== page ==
A restaurant specializing in grilled cheese sandwiches sounds like a childhood dream, but unlike visions of traveling by jetpack or having a pet unicorn, this one has come true. Across the country, fromage-focused restaurateurs are creating gourmet grilled cheese eateries – but they’re not just for kids.
The menu at GCDC (Grilled Cheese D.C.), which opened last spring just a few blocks from the White House, showcases specialty sandwiches far more elevated than what Mom made on sick days. Half a dozen lunchtime options include the District Cemita (queso fresco, young manchego, chorizo), the Kim-Cheese-Steak (cheddar, kimchi, Korean-style roast beef), and the Buffalo Blue (cheddar, blue cheese, chicken, and hot sauce). Fancier fare at a higher price point dominates dinner selections: there’s gouda and lobster, a Taleggio-laden Mushroom Melt, and short rib gussied up with Gruyère and blue cheese.
Though D.C. is home to several specialty cheese shops and a highly informed dining clientele, many customers still have questions when deciding what to order.
Specialty cheese is also the name of the game at Heywood Grilled Cheese in the Silver Lake neighborhood of Los Angeles. English Double Gloucester infused with chives takes center stage in the Game Changer, while French Comté complements the maple bacon and prosciutto in the Peking Pig.
“A lot of people have never been to a restaurant like ours,” says general manager Chris Tenerowicz, “so they’ve only ever had American cheese on white bread.” Currently, the eatery has demurred from offering the ubiquitous orange slices, but it may be added to their late-night menu in the future.
For every restaurant focused on the new and different, there’s another focused on the familiar. The latter is the case at Roxy’s Grilled Cheese, which began as a food truck in 2011, and has since expanded to include a brick-and-mortar location in the Boston neighborhood of Allston last spring. The restaurant’s menu includes half a dozen sandwiches that use recognizable cheeses, such as Vermont cheddar, Swiss, and fontina. You can try their Mighty Rib Melt with this recipe.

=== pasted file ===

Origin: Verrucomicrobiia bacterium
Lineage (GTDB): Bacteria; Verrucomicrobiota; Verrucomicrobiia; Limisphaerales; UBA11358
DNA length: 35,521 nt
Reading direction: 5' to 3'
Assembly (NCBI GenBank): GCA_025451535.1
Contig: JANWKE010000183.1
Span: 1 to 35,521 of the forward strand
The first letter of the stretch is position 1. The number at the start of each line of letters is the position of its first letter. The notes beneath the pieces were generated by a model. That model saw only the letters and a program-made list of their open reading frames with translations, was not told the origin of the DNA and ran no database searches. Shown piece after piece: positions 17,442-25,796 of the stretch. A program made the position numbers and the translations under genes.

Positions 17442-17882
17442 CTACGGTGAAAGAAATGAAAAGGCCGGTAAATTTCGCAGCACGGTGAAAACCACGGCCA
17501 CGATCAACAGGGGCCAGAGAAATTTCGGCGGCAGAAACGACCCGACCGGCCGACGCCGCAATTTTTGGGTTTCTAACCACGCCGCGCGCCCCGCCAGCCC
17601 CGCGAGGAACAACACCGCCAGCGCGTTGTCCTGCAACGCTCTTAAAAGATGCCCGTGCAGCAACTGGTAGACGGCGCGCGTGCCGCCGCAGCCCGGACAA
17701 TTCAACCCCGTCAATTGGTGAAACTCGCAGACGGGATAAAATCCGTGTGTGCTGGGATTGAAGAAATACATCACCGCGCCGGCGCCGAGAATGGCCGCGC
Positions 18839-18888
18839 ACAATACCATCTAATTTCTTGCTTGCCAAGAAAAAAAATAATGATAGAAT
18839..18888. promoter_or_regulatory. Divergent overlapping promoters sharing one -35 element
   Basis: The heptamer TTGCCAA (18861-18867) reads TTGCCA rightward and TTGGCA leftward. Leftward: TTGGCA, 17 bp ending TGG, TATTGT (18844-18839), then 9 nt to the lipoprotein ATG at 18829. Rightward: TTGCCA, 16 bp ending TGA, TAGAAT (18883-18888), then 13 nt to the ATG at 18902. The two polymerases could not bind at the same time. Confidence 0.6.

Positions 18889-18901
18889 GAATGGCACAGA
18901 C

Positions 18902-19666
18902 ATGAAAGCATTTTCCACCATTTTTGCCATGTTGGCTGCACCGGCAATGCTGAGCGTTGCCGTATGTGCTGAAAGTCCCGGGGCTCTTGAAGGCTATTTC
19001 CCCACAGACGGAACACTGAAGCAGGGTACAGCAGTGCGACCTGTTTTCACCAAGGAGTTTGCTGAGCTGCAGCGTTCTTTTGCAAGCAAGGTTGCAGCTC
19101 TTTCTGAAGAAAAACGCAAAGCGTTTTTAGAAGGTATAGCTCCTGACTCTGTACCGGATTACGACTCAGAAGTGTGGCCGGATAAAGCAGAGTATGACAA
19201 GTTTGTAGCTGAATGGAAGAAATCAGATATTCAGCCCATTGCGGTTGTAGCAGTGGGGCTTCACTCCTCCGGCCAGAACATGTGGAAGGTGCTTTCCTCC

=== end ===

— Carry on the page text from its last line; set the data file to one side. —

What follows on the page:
“We keep it really simple,” says founder James DiSabatino. “Our food reminds people of their childhood and is meant to be really accessible.”
The straightforward formula has been a success for the restaurant, which goes through more than a thousand pounds of cheese during a busy week. And, with any luck, more cheesy variety is in Roxy’s future: “I’m interested in bringing people out of the cheese comfort zone at our restaurant,” says DiSabatino, whose dream offering would be a Tomme de Savoie–topped patty melt. “Hopefully, even what we have now will push people to try more exotic cheeses after they eat with us.”
Local cheese takes center stage at Milwaukee’s Melthouse Bistro, which opened in late 2011 in collaboration with the Wisconsin Milk Marketing Board. The fast casual eatery serves only cheeses made in the Badger State – from fontina and Havarti to asiago and feta. There are typically 16 to 20 varieties of cheese on hand, featured in 20 to 30 specialty sandwiches, such as the Brasserie (brie, braised short rib, pickled red onions) and the Sergeant Pepper (cheddar, pepper Jack, roasted cauliflower, red peppers).
“These are unique sandwiches people aren’t going to take the time to make at home,” says co-owner Troy Davis. “We want people to think beyond the basics when they think of a grilled cheese.”
GCDC’s Bruce Klores agrees: “You can go a lot of different directions with a grilled cheese… It’s really just a starting point. The possibilities are almost endless.”